Journal of Nursing Education

Educational Innovations 

Connecting Theory to Practice: Using Guided Questions to Standardize Clinical Postconference

Giuliana Harvey, MN, RN

Abstract

Background:

Assisting nursing students with the integration of theoretical knowledge in the practice setting can be a challenge for clinical instructors. Clinical instructors using planned questions to guide discussion among students during postconference is one method that can be used to achieve this goal. Open-ended guided questions that deliberately address and synthesize classroom knowledge during postconference discussions are advantageous to both students and clinical instructors.

Method:

The purpose of this article is to describe the process of standardizing the weekly postconference by deliberately integrating questions within a second-year nursing clinical course at a Canadian university.

Results:

In this course, the guided questions provided clinical instructors who facilitated the postconferences with an opportunity to enhance their own level of comprehension and currency in various subject areas, as well as evaluate students’ critical thinking and knowledge gaps.

Conclusion:

Understanding the nursing curriculum and providing clinical instructors with the appropriate skills to facilitate postconference discussions were paramount to the success of these standardized postconferences. [J Nurs Educ. 2015;54(11):655–658.]

Abstract

Background:

Assisting nursing students with the integration of theoretical knowledge in the practice setting can be a challenge for clinical instructors. Clinical instructors using planned questions to guide discussion among students during postconference is one method that can be used to achieve this goal. Open-ended guided questions that deliberately address and synthesize classroom knowledge during postconference discussions are advantageous to both students and clinical instructors.

Method:

The purpose of this article is to describe the process of standardizing the weekly postconference by deliberately integrating questions within a second-year nursing clinical course at a Canadian university.

Results:

In this course, the guided questions provided clinical instructors who facilitated the postconferences with an opportunity to enhance their own level of comprehension and currency in various subject areas, as well as evaluate students’ critical thinking and knowledge gaps.

Conclusion:

Understanding the nursing curriculum and providing clinical instructors with the appropriate skills to facilitate postconference discussions were paramount to the success of these standardized postconferences. [J Nurs Educ. 2015;54(11):655–658.]

Nursing students need to be able to link theory to practice in their clinical experiences. Use of relevant and appropriate questions is fundamental to having students reflect on and analyze their clinical practice experiences (Myrick & Yonge, 2002; Oermann, 2008). The postconference provides an opportunity for the clinical instructor to ask the right questions and encourage reflection. A postconference takes place at the end of the clinical day and is designed for each student in the group to discuss their practice experiences (Letizia & Jennrich, 1998; Yehle & Royal, 2010). Student learning and connections to theory can be enhanced during postconference by asking high-level questions that require students to think critically and to promote collaborative work with their peers (Hsu, 2007; Oermann, 2008; Wink, 1995). Without structure to the postconference, the focus and manner in which the discussion is facilitated varies among clinical instructors. Given this diversity, it can be unclear whether students have been provided with equal opportunity to integrate theoretical concepts from the classroom into the clinical setting. Thus, it is imperative that instructors optimize this time to integrate an effective teaching strategy that fosters critical thinking and clinical judgment.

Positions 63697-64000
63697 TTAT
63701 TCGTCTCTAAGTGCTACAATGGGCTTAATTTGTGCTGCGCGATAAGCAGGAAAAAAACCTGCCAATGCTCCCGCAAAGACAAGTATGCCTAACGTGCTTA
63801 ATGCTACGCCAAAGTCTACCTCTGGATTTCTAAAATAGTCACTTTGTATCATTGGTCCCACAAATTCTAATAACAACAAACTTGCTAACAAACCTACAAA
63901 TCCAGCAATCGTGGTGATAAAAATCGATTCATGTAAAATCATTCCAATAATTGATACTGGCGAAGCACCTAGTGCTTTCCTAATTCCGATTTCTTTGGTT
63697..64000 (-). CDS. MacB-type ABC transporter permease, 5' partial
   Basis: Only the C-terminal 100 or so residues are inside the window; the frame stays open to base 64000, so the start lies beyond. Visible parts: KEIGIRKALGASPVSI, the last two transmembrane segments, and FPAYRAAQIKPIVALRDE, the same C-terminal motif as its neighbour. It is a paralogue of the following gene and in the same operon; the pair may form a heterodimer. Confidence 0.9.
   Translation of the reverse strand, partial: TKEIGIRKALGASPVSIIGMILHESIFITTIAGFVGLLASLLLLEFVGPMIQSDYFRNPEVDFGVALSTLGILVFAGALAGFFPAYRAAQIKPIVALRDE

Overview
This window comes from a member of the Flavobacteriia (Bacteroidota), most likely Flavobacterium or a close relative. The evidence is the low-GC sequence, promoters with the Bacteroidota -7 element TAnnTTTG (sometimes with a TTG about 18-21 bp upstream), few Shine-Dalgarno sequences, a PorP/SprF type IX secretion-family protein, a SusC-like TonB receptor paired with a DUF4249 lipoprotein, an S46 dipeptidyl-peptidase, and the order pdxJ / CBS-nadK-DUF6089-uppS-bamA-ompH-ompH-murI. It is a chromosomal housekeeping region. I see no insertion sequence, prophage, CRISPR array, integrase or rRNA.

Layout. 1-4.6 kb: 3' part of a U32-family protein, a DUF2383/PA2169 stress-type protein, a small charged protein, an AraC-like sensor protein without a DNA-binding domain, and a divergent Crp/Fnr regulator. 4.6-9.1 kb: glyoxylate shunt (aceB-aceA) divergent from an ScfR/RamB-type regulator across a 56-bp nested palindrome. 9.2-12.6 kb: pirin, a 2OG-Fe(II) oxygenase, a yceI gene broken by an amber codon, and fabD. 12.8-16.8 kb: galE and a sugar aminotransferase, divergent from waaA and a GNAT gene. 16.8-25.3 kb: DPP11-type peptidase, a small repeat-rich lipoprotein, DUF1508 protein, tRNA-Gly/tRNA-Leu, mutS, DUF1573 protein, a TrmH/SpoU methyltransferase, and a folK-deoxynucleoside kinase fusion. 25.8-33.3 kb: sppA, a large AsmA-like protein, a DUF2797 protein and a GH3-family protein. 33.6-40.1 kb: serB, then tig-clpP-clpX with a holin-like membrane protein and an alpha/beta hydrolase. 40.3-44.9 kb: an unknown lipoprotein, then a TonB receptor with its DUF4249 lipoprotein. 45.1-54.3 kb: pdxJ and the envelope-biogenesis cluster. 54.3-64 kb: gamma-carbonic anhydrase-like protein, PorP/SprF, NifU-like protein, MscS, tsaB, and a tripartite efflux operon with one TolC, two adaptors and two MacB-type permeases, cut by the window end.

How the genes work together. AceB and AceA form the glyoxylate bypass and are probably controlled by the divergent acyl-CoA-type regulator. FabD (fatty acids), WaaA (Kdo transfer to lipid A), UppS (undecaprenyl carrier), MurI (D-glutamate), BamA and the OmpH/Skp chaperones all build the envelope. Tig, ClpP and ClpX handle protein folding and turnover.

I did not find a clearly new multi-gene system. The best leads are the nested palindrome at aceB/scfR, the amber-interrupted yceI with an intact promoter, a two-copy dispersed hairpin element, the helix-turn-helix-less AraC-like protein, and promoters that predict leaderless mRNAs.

Postconferences should be intentionally planned to foster student learning related to the course goals and objectives (Oermann, 2008). Considerable variability can exist in the ability to foster this learning, particularly if there is wide diversity in the clinical instructors’ skills and experiences. In the author’s setting, many of the clinical instructors were sessional or part time, and many were novices in this role. Given this, it became a challenge to ensure that classroom theory was consistently related to the practice setting. As one of the coordinators responsible for overseeing the second-year clinical course, clinical instructors frequently sought feedback for strategies to assist students with integrating theory into the practice setting. As such, it became clear that students’ postconference experiences were distinctly different. Eliminating variation in the process and standardization of practice improves outcomes and supports quality nursing care (American College of Obstetricians and Gynecologists, 2012; International Organization for Standardization, 2008; Kobs, 2006). The author therefore implemented the use of guided questions during postconference as a modality to synthesize and integrate theoretical knowledge into the clinical practice area. Standardizing the clinical postconference by integrating thought-provoking questions was implemented to address this inconsistency, support clinical instructors with their teaching, and enhance student learning.